It didn’t take long to figure out the theme to Kei Nishikori’s 6-3, 6-4 opening-round win over Grigor Dimitrov at the Shanghai Rolex Masters today. Dimitrov started it by double-faulting on break point in his first service game; he finished it by double faulting on the first point of his last service game. In between, the errors flowed freely from his racquet. The Bulgarian made 34 of them, including 20 in the first set alone, double faulted eight times in total, got too fancy for his own good at the net, and won a feeble 28 percent of points on his second serve.
As you might gather from those statistics, it was an irritated and at times indifferent performance from Dimitrov. He greeted more than one of his miscues with a wry smile, though he did rouse himself enough to threaten a racquet smash once, after failing to break serve at 2-2 in the second set. Which was understandable—that was his one chance to turn the match around. Dimitrov earned his only three break points of the day in that game, but Nishikori saved them all with aggressive play.
That’s kind of how it went from Kei’s side in general. Whenever he was in trouble, he found a way to retake control, without taking on too much risk. Nishikori had particular success swinging his serve out wide in the deuce court and knocking off a winner with his backhand on the next shot. He played as solidly as he needed to, making 15 errors and winning a more than respectable 70 percent of points on his second serve.
As you can see from that last number, there was a big gap between the two players on second-serve points: While Kei won 70 percent of his, Grigor won just 28 percent. That was primarily because of Dimitrov’s sloppiness and Nishikori’s efficiency, but it also points to a structural difference them: Dimitrov has a one-handed backhand; Kei uses two. In 2013, we’ve seen a semi-resurgence—a “slight return,” as Jimi Hendrix might call it—of the one-handed backhand on the men’s tour. Stan Wawrinka, Tommy Haas, and Richard Gasquet, among others, have had very good seasons using theirs. But this match points to the shot's downsides in today’s game. Nishikori was steadier with his backhand, he could take the ball on the rise more easily, and he used it offensively on returns. He had two weapons from the baseline. As nice as Dimitrov’s attacking slice is to watch, if he’s not going to follow it forward, it’s tough to make it anything more than a rally shot. Part of the advantage of using one hand is that it's easier to transition up and volley. But Dimitrov only got to the net nine times.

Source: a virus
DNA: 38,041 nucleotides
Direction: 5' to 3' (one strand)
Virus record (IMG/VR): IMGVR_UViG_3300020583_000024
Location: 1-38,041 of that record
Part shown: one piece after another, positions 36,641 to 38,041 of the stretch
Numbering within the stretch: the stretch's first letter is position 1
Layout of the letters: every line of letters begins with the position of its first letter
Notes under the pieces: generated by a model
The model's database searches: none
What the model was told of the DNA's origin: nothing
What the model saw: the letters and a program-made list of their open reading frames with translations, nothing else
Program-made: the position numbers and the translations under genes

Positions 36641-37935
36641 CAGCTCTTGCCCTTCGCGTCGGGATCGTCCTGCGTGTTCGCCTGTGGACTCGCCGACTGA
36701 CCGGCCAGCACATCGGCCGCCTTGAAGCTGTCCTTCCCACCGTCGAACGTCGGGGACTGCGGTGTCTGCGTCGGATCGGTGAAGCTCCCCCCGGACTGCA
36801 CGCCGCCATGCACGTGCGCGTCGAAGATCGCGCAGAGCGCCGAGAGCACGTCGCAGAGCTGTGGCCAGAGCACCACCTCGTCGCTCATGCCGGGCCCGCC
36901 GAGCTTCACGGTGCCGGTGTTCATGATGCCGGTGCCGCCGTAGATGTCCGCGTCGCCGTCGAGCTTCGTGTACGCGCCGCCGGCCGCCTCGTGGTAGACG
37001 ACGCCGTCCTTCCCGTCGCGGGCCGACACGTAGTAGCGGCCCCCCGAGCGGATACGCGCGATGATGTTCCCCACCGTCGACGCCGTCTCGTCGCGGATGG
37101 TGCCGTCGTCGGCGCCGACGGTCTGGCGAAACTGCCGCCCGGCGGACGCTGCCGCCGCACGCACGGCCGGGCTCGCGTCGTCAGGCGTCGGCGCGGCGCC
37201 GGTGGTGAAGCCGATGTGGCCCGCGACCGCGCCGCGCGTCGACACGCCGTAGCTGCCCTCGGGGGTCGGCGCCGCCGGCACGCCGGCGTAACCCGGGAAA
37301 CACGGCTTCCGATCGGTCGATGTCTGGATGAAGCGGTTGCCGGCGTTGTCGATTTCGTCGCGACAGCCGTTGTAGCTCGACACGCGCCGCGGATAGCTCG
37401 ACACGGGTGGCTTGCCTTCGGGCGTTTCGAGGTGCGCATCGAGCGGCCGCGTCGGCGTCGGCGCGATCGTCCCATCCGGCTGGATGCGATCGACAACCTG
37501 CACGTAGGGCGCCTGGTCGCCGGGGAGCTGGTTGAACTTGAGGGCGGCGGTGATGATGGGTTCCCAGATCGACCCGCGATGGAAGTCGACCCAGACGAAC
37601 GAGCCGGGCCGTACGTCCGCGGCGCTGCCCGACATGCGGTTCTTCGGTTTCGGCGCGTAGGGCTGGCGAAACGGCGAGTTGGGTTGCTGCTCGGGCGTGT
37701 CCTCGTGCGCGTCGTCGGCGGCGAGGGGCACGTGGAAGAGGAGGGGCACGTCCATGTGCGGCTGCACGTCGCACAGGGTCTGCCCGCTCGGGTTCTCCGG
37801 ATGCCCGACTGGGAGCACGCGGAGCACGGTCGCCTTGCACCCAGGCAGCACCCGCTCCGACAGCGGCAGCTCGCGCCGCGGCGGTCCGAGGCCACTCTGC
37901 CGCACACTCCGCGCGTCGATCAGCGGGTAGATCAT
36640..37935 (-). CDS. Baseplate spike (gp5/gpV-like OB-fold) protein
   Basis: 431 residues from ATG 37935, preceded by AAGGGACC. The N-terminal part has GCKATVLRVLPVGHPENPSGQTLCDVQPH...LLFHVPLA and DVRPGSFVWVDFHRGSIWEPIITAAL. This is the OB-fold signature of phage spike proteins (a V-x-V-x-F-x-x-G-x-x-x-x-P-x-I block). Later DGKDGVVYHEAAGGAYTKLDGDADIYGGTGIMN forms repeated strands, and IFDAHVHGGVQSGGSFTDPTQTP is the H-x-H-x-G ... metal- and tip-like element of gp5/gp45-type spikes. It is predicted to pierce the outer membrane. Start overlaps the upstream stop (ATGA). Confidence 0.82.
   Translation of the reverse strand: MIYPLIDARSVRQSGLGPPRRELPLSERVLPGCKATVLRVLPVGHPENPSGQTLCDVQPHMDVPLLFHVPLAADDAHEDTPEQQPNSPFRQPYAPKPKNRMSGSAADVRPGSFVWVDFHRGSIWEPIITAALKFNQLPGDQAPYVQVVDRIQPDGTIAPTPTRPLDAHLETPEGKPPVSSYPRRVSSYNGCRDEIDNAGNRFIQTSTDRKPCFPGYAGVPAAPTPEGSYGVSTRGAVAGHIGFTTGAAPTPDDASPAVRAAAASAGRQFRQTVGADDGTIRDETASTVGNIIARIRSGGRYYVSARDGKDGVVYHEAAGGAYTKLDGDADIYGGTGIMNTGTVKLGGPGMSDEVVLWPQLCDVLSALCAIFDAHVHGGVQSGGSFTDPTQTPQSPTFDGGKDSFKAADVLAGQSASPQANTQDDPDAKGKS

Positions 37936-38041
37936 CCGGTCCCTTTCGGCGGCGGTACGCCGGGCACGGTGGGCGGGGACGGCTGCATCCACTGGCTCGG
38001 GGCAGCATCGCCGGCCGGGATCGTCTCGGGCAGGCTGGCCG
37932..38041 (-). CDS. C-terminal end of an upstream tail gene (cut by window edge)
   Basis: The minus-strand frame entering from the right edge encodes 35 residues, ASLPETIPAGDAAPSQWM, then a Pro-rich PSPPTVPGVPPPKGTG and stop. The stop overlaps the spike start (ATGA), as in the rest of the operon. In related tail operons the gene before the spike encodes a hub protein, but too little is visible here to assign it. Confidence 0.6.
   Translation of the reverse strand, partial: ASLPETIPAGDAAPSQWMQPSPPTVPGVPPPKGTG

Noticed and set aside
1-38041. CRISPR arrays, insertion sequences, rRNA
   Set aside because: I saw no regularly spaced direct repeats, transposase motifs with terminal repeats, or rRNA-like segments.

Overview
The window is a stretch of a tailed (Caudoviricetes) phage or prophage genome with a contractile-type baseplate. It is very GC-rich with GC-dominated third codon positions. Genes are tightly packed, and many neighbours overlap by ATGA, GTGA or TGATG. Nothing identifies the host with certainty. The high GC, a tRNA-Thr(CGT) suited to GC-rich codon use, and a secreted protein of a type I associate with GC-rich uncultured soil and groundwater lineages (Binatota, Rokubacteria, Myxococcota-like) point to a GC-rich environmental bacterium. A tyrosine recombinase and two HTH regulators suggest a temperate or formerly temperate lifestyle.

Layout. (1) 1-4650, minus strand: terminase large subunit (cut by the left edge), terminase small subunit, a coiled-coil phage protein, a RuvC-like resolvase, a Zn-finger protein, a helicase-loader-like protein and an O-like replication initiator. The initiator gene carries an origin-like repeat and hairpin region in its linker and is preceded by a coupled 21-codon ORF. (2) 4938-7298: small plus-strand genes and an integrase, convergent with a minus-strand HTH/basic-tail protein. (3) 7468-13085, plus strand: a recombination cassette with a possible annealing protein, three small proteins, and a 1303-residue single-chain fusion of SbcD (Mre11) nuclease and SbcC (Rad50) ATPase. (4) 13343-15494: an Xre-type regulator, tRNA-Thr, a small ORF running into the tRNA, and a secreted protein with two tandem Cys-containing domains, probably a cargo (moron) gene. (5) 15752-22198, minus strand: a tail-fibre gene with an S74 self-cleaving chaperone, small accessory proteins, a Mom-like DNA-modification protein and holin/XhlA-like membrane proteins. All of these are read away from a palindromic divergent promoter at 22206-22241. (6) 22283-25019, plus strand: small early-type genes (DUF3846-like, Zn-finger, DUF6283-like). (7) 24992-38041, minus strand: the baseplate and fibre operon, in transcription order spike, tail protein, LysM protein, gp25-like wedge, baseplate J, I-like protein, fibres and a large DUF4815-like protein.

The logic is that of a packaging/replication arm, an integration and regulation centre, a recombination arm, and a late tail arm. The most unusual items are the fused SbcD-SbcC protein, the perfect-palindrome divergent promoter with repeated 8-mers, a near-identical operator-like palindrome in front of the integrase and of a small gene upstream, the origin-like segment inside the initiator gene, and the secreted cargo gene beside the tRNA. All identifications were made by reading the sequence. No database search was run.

Nishikori moves on to play the winner between Jurgen Melzer and Ivan Dodig. Dimitrov moves on, none too soon, to work with a new coach, Roger Rasheed.